I have no idea HOW he actually did it, but his little brother came running to me, screaming that it was serious! I dropped what I was doing and ran up the stairs and couldn't believe my eyes! All I could think was 'OMG!! What do I do? What do I do? What do I do?! .Crap! I didn't read that section of the baby and childcare book!!! '
I was trying not to panic while my 9 year old was screaming in pain. My first instinct was to pull it out. I ran back downstairs, got my husband to call 911, and grabbed a towel because I knew there would be blood... and as I ran back upstairs flashbacks of episodes of ER and Grey's Anatomy were playing in my head... I could hear Merideth Grey, 'when we pull this (whatever it was) out, this person is going to 'bleed out'....'
I sat there holding his foot in my hand, and noticed there was NO BLOOD.... not even a drop coming out of either of the holes...and I wasn't prepared to open up an artery on the playroom floor. So I realized I would just have to calm him (and myself) down and wait for the EMTs to arrive. I could hear Dave on the phone downstairs with 911 yelling up to me 'Don't pull it out! Don't pull it out!' I said, 'I'm not going to... get the camera'.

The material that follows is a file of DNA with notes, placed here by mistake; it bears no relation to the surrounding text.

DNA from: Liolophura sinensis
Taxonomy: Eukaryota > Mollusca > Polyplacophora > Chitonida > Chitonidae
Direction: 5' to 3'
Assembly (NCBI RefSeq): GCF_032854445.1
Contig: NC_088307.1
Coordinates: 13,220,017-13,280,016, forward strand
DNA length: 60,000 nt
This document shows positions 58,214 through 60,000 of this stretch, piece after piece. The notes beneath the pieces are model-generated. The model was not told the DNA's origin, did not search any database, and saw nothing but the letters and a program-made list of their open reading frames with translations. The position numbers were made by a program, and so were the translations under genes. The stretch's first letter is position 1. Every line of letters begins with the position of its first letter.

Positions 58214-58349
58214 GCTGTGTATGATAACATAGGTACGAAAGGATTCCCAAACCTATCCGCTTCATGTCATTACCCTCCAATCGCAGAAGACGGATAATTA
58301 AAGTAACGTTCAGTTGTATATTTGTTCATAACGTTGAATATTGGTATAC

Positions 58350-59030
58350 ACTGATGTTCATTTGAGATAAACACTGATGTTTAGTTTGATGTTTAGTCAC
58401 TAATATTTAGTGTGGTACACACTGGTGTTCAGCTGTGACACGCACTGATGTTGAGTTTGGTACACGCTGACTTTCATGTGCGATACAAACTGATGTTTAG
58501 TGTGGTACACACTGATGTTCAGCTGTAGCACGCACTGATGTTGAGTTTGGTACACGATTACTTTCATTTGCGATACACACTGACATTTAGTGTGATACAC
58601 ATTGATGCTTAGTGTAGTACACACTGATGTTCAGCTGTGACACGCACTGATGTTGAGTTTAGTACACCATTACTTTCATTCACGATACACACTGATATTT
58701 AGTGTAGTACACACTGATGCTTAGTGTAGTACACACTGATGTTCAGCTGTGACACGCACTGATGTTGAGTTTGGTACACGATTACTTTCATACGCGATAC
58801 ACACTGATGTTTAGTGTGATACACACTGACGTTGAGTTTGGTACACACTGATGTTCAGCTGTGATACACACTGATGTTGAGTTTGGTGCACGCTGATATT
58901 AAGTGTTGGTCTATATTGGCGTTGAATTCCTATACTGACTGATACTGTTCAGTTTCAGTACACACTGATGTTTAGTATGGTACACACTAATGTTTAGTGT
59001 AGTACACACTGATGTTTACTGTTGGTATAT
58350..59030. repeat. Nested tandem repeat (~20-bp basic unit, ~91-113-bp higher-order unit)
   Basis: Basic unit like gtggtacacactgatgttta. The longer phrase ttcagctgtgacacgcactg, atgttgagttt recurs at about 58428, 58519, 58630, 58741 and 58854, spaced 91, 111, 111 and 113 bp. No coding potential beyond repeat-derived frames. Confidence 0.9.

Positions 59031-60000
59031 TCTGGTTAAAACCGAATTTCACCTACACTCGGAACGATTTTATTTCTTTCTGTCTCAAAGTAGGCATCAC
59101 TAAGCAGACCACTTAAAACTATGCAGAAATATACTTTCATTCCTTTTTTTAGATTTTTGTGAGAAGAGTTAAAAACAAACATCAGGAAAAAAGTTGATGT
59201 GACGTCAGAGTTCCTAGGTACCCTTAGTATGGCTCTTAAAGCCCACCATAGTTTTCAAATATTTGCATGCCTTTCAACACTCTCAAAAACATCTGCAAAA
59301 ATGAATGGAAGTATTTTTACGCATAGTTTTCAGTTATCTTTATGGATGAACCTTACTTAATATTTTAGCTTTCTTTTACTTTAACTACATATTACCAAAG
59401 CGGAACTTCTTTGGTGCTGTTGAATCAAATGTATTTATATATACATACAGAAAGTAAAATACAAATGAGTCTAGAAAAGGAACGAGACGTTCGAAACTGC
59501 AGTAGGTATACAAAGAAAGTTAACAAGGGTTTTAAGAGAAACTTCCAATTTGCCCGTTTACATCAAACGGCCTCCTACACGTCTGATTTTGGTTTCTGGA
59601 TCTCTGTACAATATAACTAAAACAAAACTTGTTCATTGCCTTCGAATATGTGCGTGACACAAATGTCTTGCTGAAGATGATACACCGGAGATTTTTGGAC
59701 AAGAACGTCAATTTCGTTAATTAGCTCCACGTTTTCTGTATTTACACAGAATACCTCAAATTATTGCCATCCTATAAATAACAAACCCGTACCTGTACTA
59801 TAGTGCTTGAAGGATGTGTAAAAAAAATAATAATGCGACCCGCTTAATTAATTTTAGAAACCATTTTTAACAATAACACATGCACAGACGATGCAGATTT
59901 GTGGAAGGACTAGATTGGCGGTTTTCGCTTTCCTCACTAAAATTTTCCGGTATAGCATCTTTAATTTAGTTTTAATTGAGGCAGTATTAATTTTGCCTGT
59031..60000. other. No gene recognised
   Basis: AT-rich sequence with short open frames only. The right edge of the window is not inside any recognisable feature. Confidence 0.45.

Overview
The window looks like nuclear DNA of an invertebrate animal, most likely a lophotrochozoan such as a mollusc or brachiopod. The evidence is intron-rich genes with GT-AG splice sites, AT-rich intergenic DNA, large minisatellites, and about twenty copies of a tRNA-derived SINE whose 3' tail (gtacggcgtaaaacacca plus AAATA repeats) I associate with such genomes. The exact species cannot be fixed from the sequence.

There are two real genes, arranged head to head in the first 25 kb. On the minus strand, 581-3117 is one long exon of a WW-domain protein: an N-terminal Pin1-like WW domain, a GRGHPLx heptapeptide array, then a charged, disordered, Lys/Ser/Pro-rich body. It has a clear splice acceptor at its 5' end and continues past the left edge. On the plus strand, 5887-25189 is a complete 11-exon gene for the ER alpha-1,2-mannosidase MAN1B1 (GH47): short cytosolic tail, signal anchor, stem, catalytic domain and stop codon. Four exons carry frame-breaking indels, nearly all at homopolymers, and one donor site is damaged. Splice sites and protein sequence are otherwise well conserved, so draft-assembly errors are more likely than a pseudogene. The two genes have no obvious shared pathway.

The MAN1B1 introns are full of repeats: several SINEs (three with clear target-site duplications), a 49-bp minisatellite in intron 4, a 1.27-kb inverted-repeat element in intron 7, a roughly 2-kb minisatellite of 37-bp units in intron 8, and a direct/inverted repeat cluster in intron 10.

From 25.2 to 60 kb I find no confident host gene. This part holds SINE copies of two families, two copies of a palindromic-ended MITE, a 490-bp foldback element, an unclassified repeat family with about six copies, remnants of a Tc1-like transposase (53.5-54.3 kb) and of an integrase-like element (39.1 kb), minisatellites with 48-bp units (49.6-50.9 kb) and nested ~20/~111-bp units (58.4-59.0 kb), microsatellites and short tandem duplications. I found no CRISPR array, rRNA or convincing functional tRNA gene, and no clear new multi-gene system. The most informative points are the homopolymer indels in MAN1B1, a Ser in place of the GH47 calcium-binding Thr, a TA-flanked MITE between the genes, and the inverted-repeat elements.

The EMTs arrived, splinted the pencil in place, and carried Tommy out to the mini-van and laid him on his stomach in the middle row of seats with his foot in the air. Then we drove him to the ER. The ER doctor gave him a shot of morphine and then pulled it out with a PAIR OF PLIERS!! Unbelievably, it still didn't bleed! They cleaned it, irrigated it, and put a couple bandaids on it and sent us on our way....
All I can say is OUCH!! And thank God it wasn't worse!! He's on crutches today, but doesn't seem to be in any pain unless he tries to step on it...
You can share this with your friends if you'd like to pass on the warning.